On the Right of Publicity front, or perhaps on the privacy front, what issues exist? Is it a commercial use? Is it protected by statute? Are there issues involved here that sway the analysis in one direction or the other?
Here is a link to an article addressing the FTC’s guidelines for celebrity endorsements in the online and social media environment. Social media in particular brings a host of unique issues. The article on this link could be a useful reference: https://www.lexology.com/library/detail.aspx?g=34a6631e-563d-4546-bcbd-0c8c15f4ad07&utm_source=lexology+daily+newsfeed&utm_medium=html+email+-+body+-+general+section&utm_campaign=lexology+subscriber+daily+feed&utm_content=lexology+daily+newsfeed+2019-05-13&utm_term=
Super Bowl LIII will commence later today, and with it, some of the most anticipated advertising of the year as well. Most don’t think of it this way, but those advertisements often feature the Right of Publicity by way of the people depicted in the ads. My licensing company has an advertisement that will run during this Super Bowl as well–a campaign that has been running for a while featuring Major Taylor. Enjoy the game, and enjoy the advertisements!
Article in the New York Times examining the issues presented by depicting athletes in video games, and the possibility that the tattoo artist retains an interest in their work (original work of authorship fixed in a tangible medium of expression). Thus, a human, or skin, is now a tangible medium of expression.
Seems like a simple agreement at the point of origin would fix most of these issues going forward.
Link to the New York Times article: NYT article on who owns what athlete tattoos and video games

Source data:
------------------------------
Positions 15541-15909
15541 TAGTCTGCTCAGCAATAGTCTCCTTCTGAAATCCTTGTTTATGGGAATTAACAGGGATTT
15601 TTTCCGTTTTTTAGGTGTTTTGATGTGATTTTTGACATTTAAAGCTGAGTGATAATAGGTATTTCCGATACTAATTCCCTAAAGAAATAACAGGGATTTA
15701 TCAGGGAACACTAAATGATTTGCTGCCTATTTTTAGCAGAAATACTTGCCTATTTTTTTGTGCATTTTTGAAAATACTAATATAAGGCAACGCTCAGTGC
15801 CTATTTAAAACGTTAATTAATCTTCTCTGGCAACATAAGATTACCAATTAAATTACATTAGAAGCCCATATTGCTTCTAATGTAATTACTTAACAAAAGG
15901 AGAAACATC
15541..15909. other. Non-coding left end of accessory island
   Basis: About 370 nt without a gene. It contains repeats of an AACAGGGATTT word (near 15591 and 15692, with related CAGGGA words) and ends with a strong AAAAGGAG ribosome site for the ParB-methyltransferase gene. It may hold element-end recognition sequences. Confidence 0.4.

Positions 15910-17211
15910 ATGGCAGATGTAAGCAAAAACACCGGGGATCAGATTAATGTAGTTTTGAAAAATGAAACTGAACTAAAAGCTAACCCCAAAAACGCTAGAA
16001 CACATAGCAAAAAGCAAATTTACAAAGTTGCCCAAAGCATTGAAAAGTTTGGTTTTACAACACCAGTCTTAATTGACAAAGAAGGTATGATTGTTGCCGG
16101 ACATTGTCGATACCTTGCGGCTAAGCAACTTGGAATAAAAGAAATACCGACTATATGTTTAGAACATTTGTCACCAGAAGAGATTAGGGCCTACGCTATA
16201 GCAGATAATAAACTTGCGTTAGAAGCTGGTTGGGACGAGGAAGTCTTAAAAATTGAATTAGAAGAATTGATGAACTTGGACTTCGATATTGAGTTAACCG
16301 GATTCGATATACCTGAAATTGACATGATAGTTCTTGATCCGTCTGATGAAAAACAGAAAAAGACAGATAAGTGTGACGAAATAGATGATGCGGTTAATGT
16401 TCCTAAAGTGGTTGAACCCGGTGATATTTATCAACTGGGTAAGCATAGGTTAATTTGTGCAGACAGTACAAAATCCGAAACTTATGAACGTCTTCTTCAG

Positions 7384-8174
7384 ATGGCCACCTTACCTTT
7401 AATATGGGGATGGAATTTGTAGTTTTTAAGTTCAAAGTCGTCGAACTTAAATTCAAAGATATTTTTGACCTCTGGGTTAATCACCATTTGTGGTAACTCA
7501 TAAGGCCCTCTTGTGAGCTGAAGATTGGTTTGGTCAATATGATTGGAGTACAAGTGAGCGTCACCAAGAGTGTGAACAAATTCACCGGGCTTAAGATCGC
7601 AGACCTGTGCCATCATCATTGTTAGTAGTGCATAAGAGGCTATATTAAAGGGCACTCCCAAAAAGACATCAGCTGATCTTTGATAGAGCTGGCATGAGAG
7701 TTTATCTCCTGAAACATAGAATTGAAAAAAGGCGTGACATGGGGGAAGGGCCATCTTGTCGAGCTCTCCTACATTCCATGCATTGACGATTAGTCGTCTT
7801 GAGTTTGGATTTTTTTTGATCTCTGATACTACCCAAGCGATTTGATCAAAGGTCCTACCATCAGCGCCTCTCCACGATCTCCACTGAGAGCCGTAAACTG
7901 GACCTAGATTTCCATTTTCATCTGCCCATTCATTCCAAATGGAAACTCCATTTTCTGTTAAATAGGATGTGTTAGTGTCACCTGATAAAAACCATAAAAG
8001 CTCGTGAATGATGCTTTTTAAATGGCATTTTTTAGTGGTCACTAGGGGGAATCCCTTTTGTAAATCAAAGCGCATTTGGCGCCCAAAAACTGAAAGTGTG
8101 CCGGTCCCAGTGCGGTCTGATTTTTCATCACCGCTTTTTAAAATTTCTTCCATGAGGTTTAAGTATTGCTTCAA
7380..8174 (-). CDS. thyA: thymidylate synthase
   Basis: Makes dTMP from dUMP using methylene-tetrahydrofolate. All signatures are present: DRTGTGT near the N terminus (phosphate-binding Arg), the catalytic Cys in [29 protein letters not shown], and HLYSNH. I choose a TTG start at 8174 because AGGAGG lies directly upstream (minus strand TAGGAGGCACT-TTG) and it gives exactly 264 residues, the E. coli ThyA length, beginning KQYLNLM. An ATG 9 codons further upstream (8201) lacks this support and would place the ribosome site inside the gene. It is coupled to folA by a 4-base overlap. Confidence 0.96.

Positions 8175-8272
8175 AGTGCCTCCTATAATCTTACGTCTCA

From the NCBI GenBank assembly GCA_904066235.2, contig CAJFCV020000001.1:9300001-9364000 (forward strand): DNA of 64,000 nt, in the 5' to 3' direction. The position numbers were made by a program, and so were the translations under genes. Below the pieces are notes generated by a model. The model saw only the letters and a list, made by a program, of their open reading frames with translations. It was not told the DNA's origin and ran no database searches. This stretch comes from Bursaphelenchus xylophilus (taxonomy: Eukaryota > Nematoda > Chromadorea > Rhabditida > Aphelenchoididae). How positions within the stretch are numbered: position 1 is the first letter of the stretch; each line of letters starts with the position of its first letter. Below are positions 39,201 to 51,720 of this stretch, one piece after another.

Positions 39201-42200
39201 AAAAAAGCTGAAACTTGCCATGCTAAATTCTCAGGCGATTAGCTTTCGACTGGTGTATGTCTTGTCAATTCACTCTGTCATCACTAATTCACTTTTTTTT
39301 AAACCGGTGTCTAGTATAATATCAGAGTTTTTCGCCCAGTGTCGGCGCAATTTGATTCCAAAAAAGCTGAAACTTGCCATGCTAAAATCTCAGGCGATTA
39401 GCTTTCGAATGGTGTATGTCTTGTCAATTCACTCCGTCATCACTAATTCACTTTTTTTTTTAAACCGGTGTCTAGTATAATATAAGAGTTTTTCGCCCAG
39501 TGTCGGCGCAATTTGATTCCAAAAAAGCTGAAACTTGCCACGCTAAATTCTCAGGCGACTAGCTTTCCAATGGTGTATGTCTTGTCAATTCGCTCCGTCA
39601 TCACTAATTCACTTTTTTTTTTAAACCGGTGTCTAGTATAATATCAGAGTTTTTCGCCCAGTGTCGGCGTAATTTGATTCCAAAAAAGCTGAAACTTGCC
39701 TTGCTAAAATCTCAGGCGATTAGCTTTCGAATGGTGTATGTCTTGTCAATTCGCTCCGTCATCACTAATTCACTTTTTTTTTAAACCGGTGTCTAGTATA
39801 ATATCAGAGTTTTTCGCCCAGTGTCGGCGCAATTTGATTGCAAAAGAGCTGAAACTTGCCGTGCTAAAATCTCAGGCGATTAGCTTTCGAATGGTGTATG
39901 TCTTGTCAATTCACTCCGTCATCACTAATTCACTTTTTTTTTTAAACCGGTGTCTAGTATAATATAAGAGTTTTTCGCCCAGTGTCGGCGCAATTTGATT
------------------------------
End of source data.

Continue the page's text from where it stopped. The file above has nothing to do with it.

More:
Actress Tara Reid apparently has filed a lawsuit seeking $100 million relating to merchandising of the Sharknado film franchise. Reportedly at issue are product categories such as branded beer and slot machines with her likeness on them, which according to her contract require her separate approval. From a distance, this looks like a contract dispute more than a Right of Publicity case, though certainly the Right of Publicity is implicated by the issues at hand. If her likeness is on the product, one hopes that the transformative test would not be twisted and stretched to attempt an argument that the image on the product is meant to be the character from the film, not the actress herself, that her likeness is transformed. But it wouldn’t be the first time a carefully tailored test gets twisted down the line.
Here is Forbes coverage of the lawsuit: https://www.forbes.com/sites/legalentertainment/2018/12/07/tara-reid-sues-sharknado-producers-for-100m/#26b5b9672c46
One has to marvel at the arguments being attempted in opposition to New York’s Assembly Bill A.8155B. Here is a link to the bill: New York Assembly Bill A.8155B
In coverage of the bill (in the Hollywood Reporter coverage, link below), the MPAA says one of the fatal problems with the bill is that it does not have limitations for First Amendment purposes. Let’s shine the white-hot light of truth on such misinformation with a quick look at S.51 of the bill: